Scientists recently unveiled findings from the most comprehensive and systematic studies to date to classify tumors according to key changes in their genomes as opposed to the location of the tumors in the body. The studies, all published in Nature, were derived from the Cancer Genome Atlas (TCGA)—a massive sequencing effort to characterize the genomes of more than 20 types of cancer. The hope is the strategy will generate a more complete picture of the molecular underpinnings of these cancers and result in more-effective individualized treatments for patients.
Led by the National Cancer Institute and the National Human Genome Research Institute, and composed of hundreds of researchers from dozens of institutions across the country, TCGA has characterized the genomes from approximately 6,000 patient tumor samples and has generated a reference data set that cancer researchers can use to open up new avenues of research. The three recent studies provided new information on the genetic makeup of breast, lung, colon and rectal cancers.
Cancer Genomics and Clinical Trials
The field of cancer genomics is altering the way researchers design clinical trials.
With the full-scale sequencing of cancer genomes, the field of cancer genomics is altering the way researchers design clinical trials. Traditionally, patients have been assigned to trials based on where their tumors originated in the body—whether their cancer started in, for example, the lung, the colon, or the breast. Then, patients began being divided into sub-groups based on the presence of certain genetic mutations—such as EGFR in the case of lung cancer, HER2 in breast cancer, or KRAS for patients with colorectal cancer. Now that researchers are able to compare the genomes of different cancers, they are finding common genetic traits among the different tumor types. As a result, more clinical trials are starting to enroll patients based on the genomic alterations of their tumors regardless of the cancer’s location in the body.
To learn more about these trials, visit www.clinicaltrials.gov and type “cancer solid tumors genetic mutation” in the box under “Search for Studies.”
The lung cancer study, published Sept. 27, pointed to a number of potential new molecular targets for the treatment of squamous cell lung carcinoma. Several of those targets are proteins known as tyrosine kinases for which targeted therapies are already approved or in clinical trials for the treatment of other cancers. The researchers also found mutations in a gene called HLA-A, which encodes proteins that help the immune system differentiate between the body’s own proteins and those made by foreign agents. This finding suggests that drugs that modulate the immune system—and are already in clinical trials for some types of lung cancer—should be studied in this type of lung cancer as well.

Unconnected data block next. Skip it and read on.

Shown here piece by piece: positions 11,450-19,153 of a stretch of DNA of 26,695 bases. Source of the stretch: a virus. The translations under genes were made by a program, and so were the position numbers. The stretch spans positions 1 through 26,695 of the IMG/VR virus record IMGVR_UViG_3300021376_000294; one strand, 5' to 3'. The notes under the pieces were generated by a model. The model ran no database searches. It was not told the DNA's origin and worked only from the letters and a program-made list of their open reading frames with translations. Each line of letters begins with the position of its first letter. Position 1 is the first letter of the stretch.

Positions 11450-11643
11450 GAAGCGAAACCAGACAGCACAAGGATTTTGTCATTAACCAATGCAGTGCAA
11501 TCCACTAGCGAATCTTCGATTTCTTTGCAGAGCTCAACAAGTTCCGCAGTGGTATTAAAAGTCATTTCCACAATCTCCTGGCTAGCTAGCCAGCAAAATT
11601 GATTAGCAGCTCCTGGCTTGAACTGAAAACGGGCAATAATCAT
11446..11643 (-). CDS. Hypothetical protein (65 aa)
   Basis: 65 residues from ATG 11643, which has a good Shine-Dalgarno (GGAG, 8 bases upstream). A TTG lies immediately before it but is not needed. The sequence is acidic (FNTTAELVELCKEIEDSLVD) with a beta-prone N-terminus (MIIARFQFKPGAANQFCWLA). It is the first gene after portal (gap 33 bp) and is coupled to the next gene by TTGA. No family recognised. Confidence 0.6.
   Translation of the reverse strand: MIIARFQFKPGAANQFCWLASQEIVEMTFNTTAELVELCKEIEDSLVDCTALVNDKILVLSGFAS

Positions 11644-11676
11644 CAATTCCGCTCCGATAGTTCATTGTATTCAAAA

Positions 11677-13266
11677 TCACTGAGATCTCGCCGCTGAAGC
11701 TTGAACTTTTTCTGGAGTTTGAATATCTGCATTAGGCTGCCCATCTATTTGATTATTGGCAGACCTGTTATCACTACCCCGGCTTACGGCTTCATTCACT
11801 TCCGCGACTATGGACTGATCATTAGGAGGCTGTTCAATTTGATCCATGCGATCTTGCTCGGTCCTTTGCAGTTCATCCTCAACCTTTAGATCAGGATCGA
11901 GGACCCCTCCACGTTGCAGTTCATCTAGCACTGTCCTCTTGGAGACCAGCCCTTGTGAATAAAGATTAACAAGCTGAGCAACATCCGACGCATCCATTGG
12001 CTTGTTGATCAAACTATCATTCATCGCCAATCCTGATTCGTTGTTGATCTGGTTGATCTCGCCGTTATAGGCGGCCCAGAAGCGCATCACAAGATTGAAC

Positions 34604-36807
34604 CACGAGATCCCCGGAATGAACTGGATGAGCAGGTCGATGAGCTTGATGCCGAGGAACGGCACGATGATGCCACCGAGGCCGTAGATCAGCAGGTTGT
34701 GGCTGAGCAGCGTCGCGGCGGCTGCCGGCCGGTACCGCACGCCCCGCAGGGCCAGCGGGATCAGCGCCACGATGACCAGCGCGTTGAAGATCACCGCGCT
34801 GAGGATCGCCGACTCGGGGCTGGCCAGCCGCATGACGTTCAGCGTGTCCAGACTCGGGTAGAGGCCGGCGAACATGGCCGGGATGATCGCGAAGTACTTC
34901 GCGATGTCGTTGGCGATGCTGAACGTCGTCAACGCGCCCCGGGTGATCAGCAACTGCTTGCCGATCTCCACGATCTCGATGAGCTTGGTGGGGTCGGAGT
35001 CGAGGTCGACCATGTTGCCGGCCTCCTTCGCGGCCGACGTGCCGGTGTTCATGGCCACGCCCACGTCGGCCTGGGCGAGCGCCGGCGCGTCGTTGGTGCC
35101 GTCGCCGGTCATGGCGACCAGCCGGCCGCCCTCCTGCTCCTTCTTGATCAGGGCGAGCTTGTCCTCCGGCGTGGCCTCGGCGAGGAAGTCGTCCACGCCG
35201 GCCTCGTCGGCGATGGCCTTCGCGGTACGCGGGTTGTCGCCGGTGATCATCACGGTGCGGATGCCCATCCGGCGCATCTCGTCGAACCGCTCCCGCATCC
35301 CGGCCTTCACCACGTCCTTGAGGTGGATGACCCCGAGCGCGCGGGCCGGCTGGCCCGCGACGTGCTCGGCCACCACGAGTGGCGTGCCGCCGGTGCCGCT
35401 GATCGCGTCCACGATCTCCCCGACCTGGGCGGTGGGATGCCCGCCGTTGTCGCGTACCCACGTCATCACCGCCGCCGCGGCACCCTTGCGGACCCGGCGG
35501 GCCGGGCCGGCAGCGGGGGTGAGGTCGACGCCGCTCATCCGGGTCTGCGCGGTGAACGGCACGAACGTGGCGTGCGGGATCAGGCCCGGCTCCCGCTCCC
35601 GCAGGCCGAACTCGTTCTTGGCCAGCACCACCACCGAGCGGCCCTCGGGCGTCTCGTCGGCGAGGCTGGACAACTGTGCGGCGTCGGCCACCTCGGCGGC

The breast cancer study, published Oct. 4, zeroed in on four main subgroups of the disease, each caused by different sets of genetic mutations. Most notable was the discovery that one subtype, a previously identified subset known as basal-like breast cancer, had a similar genomic profile to high-grade serous ovarian cancer. This new finding suggests that chemotherapy drugs such as cisplatin and carboplatin, which are commonly used to treat high-grade serous ovarian cancer, might also be used to treat basal-like tumors. (Most basal-like tumors are a type of breast cancer referred to as triple negative.)
Another study, published July 19, showed that colon and rectal cancer, which doctors typically treat as separate diseases, have similar alterations in their genomes. In addition to finding several new genes that when mutated appear to fuel colorectal tumors, the researchers identified two new potential therapeutic targets, the genes ERBB2 and IGF2. This raises the possibility that colorectal cancer patients with mutations in the ERBB2 gene (also known as HER2) might respond to a drug such as Herceptin (trastuzumab), which is used to treat HER2-positive breast cancer.
It will be some time before results from clinical trials show whether the treatments these genomic analyses point to are successful. “None of these studies is going to impact clinical care today,” says Matthew Meyerson, a cancer biologist at the Dana-Farber Cancer Institute in Boston, who was involved with the lung cancer study. But, he adds, they are likely to do so in the long term.
Lynda Chin, a cancer biologist at the University of Texas M. D. Anderson Cancer Center in Houston, believes that genomic analyses will enhance the traditional classification of tumors based on organ site, which researchers are finding continues to be a factor in how tumors respond to treatment. For instance, when melanoma and colorectal cancer patients with the same BRAF genetic mutation were given Zelboraf (vemurafenib), a drug that blocks the action of the BRAF protein, melanoma patients responded significantly better than those with colorectal cancer.
Still, Charles Perou, a geneticist who leads the breast cancer program at the University of North Carolina Lineberger Comprehensive Cancer Center at Chapel Hill, and who was involved with the breast cancer study, sees these studies as just the beginning. “We’re striving to find these common genetic wirings that transcend one tumor type,” he says, “because this could have important therapeutic implications.”
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